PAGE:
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Chicken & Rice – How Nice December 16, 2009

Posted by Toy Lady in Cooking, Eating Down the Fridge, Food, random stuff.
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We like chicken (mostly).  And we like rice.  And, not surprisingly, we  like them together.

Is it exciting?  No.

Is it glamorous?  Not so much.

But can it be warm and hearty and tasty?

Oh, absolutely!

And if we want to create warm, hearty and tasty from everyday, commonplace ingredients (Like, you know, chicken.  And rice.), we look to our dear friends at Cook’s Illustrated.

They are GOOD.  And this is a recipe we come back to, which, given my fondness for trying NEW! and DIFFERENT! stuff, well, that alone is saying something, isn’t it?

PhotobucketSo we start simply – 4 chicken breasts, patted dry, seasoned with salt and pepper and dredged in plain flour.   Heat a bit of vegetable oil in a good-sized skillet (you’ll be dumping just over a quart of chicken stock in there later, so keep that in mind), heat your oil, then brown the chicken on just one side (5 minutes) and remove to a plate.

That’s right – the top of the chicken is still not cooked.  Don’t worry.

PhotobucketNow, in your already-used pan, swirl a dab of butter (off heat).  Once the butter is melted, add a minced onion and a bit of salt; cook over medium-high heat a couple of minutes, until the onion is softened.

Now stir in three (!) cloves of minced garlic and just a pinch of crushed red pepper, stirring just until the garlic is fragrant.  (Any more than that, and it’ll burn, and we don’t want that, do we?  Of course not.)

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Now comes the cool part.  Think of rice pilaf.  Think of risotto.  Think of any wonderfully savory rice-based dish you want.   Take your rice (1½ cups of it) and just dump it in the oniony, garlicky butter and stir it up until every little grain of rice is coated and it starts to toast – not long, just half a minute or so.

Then, remember the risotto part?  Stir in ½ cup of dry white wine, and let that soak into the rice for a minute or so.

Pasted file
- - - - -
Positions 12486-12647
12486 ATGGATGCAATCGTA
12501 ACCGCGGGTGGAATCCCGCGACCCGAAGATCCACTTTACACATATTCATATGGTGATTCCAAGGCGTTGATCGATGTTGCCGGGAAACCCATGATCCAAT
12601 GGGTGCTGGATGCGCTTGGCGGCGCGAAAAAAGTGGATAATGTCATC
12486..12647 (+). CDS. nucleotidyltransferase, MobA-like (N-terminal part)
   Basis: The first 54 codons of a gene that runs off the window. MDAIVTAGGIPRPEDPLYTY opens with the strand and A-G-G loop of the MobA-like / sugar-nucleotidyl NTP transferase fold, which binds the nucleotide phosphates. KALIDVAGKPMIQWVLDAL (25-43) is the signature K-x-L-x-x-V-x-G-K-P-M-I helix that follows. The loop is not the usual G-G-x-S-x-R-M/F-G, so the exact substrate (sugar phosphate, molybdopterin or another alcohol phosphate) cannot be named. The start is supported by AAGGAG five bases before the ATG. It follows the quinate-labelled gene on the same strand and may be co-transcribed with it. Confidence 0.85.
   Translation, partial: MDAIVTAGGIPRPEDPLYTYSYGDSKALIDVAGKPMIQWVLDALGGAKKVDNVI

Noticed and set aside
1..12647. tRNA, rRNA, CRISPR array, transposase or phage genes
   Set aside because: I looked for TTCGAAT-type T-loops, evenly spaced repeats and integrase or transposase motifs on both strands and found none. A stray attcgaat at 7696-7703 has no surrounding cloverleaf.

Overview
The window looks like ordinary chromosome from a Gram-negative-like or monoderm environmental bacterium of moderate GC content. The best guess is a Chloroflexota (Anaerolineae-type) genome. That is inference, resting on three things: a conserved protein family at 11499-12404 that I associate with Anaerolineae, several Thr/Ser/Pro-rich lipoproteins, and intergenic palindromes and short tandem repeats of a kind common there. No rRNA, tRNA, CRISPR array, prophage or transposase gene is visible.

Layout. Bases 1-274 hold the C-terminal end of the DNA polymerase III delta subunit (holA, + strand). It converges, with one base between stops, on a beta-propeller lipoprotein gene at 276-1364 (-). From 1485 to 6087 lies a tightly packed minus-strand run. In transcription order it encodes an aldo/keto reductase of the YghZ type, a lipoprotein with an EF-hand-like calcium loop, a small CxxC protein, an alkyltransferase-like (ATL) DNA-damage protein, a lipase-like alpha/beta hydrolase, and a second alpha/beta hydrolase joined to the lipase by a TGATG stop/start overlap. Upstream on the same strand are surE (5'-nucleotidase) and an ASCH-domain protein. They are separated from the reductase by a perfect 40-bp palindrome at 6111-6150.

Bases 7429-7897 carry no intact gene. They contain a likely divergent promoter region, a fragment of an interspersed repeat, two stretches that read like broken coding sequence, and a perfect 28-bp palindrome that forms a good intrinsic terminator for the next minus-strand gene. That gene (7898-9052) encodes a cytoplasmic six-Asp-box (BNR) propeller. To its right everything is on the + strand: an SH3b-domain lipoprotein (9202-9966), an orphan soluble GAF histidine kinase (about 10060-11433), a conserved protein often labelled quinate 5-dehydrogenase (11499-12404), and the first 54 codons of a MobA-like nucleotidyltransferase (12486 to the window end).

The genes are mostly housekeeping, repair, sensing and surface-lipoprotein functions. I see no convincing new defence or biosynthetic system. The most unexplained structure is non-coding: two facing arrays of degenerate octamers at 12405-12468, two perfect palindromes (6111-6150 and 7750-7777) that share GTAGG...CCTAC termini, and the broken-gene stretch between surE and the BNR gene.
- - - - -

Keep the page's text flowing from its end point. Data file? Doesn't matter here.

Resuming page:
PhotobucketAdd the chicken stock (or broth) (4½ cups), and stick the chicken back in the pan, cooked side up this time, being sure to dump any chicken juice that may have accumulated on the dish.

Cover the pan and cook over medium flame until the chicken is (almost) done – 160° at the thickest part of the breast – maybe 10 minutes or so, depending on how large your chicken pieces are.

Now pull the chicken out of the pan (no, the rice isn’t anywhere near done!) and set it on a clean plate (not the one with raw chicken germs!) and tent with foil.

If you’re smart, you will have washed the previous chicken plate while you were waiting and will just use that again.  Oh, and if there are any hard grains of rice stuck to the chicken?  Get rid of them.  Wipe them off with a paper towel or something.  Trust me on this.  That rice is not going to get any more cooked  sitting on that plate.

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And meanwhile, reduce the heat under the rice, cover, and let it finish cooking, another 10 minutes or so, stirring occasionally.  You’ll know it’s done when the rice is tender and the liquid is absorbed.  Pretty much the way you always know rice is done, huh?

Now, and here’s the good part, stir in a cup of frozen peas, and, if your chicken isn’t as hot as maybe you’d like it to be (after sitting on a plate on the counter for a quarter hour or so), nestle that back in with the rice too.

PhotobucketOh, and here’s a tip – if the peas are garden peas that you picked with your own two hands and froze last June, and if those peas have a few ice crystals on them, try to get rid of the ice first.  You’d be amazed by how quickly ice can bring down the temperature of rice.

Just cover the pan and let the steamy rice do the rest for a couple of minutes.  Frozen peas don’t take long, you know.

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And to serve, sprinkle with plenty of sliced scallions (like 4 or 5), a squeeze of lemon juice, and salt and pepper to taste, and you’re good to go.  About half an hour, start to finish.

Plus, if you’re lucky, you should have some left for lunch, too!

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